When public service runs in the family

At a luncheon with a former IRS executive the other day, we reminisced about the old Tax Systems Modernization program. My tablemate, Jim Williams, had worked on that project in the 1990s. We chatted about Hank Philcox, who retired from the IRS in 1995. Hank had the title of “chief information officer” long before CIO came into vogue. He was an exemplary public servant I’ve always remembered.

Jim commented casually, “That’s his daughter right over there.” He pointed out a woman sitting at another table. Crystal Philcox is the assistant commissioner for operations at the General Services Administration’s Technology Transformation Service.

Turns out, Crystal is a good example of how federal service can run in families. She’s been a federal employee for 28 years, having started as an intern at the IRS. As we’re talking, I’m thinking, here I am interviewing the children of federal executives I interviewed earlier in my career!

Crystal said Hank is doing well, having fully retired in 2000 after five years with DynCorp. Now he divides his time between two homes, one in a warmer climate.  Father and daughter are close. When she texted him for his exact retirement year, he answered within seconds.

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When thinking about college, Crystal said her dad initially refused to pay unless she would major in computer science. “He was convinced that was the future,” Crystal said. She majored in English literature at the University of Texas, Austin. Her parents paid anyway. She acquired both technology and management skills somewhere along the line. Among her professional projects: running operations for the Earned Income Tax Credit apparatus, and standing up Health Care Tax Credit systems and the Affordable Care Act project management office.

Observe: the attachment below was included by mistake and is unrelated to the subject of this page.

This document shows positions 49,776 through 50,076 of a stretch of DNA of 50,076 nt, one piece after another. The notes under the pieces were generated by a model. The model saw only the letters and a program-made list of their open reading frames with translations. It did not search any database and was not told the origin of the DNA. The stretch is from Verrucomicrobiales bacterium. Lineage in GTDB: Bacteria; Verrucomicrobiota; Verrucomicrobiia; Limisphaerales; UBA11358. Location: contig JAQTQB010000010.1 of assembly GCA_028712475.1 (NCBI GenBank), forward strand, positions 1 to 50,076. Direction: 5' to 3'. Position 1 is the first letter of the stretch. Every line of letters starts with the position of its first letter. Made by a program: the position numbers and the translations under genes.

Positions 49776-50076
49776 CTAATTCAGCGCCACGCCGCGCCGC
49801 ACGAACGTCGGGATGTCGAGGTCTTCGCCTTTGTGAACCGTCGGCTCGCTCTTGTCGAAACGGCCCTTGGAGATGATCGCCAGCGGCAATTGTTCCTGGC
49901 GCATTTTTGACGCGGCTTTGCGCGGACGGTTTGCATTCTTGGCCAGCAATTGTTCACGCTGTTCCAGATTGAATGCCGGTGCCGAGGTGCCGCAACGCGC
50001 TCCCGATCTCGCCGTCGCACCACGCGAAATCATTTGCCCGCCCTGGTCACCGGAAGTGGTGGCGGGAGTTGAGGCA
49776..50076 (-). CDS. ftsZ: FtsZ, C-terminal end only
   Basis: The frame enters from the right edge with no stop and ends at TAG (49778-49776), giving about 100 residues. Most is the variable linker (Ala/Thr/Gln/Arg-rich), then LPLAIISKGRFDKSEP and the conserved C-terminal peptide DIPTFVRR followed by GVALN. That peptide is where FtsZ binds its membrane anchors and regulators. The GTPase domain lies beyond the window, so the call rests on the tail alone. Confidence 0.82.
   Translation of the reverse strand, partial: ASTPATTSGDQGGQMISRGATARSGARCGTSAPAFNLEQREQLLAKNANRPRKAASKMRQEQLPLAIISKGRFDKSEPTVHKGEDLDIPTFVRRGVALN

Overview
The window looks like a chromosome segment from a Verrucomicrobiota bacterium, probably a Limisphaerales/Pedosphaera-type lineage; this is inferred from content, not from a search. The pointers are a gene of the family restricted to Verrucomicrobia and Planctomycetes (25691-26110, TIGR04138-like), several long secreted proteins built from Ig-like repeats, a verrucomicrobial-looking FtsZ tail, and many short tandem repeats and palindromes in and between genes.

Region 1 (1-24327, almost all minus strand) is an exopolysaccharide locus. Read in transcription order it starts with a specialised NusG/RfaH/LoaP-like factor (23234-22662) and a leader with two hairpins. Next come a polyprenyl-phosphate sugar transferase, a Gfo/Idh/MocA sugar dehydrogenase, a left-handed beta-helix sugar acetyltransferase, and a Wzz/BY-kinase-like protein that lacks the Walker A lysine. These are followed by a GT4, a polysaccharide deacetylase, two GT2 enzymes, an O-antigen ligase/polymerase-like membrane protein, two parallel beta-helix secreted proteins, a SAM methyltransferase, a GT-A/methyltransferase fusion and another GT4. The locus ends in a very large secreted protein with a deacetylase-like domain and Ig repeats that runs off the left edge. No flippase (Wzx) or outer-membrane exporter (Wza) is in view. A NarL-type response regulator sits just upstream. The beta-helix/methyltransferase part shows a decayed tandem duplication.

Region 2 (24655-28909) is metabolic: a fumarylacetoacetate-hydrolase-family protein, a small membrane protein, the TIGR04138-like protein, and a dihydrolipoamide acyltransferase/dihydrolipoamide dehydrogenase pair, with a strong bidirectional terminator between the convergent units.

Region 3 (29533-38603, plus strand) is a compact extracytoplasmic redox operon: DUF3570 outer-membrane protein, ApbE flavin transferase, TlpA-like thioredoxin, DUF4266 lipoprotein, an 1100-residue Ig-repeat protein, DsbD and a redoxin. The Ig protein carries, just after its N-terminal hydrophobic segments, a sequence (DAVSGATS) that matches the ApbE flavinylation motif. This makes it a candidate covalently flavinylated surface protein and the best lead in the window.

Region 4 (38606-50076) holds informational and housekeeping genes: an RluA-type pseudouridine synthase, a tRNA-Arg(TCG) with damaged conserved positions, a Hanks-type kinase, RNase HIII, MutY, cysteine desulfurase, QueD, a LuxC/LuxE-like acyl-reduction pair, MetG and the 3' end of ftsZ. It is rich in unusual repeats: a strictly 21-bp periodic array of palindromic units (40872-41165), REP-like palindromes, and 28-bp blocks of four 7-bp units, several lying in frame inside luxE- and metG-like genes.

Those are critical and complex systems. So the apple didn’t fall far from the tree. In his day, Hank Philcox oversaw projects such as establishing wide-area networks so IRS service centers didn’t have to ship reels of magnetic tape all over the country to synchronize databases. He was at the center of the expensive and politically fraught TSM. It had its fits and starts, but it ultimately sent the IRS on a continuous path toward modernization of its systems. As Williams reminded me, most taxpayers file online, refunds come in days instead of weeks, and a relational database of taxpayer information lets the IRS perform analysis and offer information services that were difficult or impossible in the 1980s.

Now IRS officials are approaching the heart of the beast, namely the critical logic embedded in its millions of lines of assembler code. Crystal noted that former Chief Technology Officer Terry Milholland once commented on how elegantly written that old code actually is, even if assembler is now obsolete. The conversion project is in the hands of a Hank Philcox protege, CIO Gina Garza.

In fact, recently a federal auditor whose responsibilities include the IRS praised the agency for its engineering and software development skills. Its principal challenge is focus, given how much there is to do.

I asked Crystal if she ever had doubts about following her dad’s footsteps into public service.

She answered immediately. “Never a chance. I’m a public service girl.” She likes government service because “it’s really mission-driven and because the problems are huge and fascinating, complicated and hard to solve.” She added that when facing a thorny problem, Hank “is the first person I call.” She admires what she described as her dad’s super-high integrity. “Dad didn’t want to waste money or do what wouldn’t bring high value.” She expressed pride in her own, and her team’s, work on the ACA. “It was a fabulous job, on budget and on time. And everything worked.”

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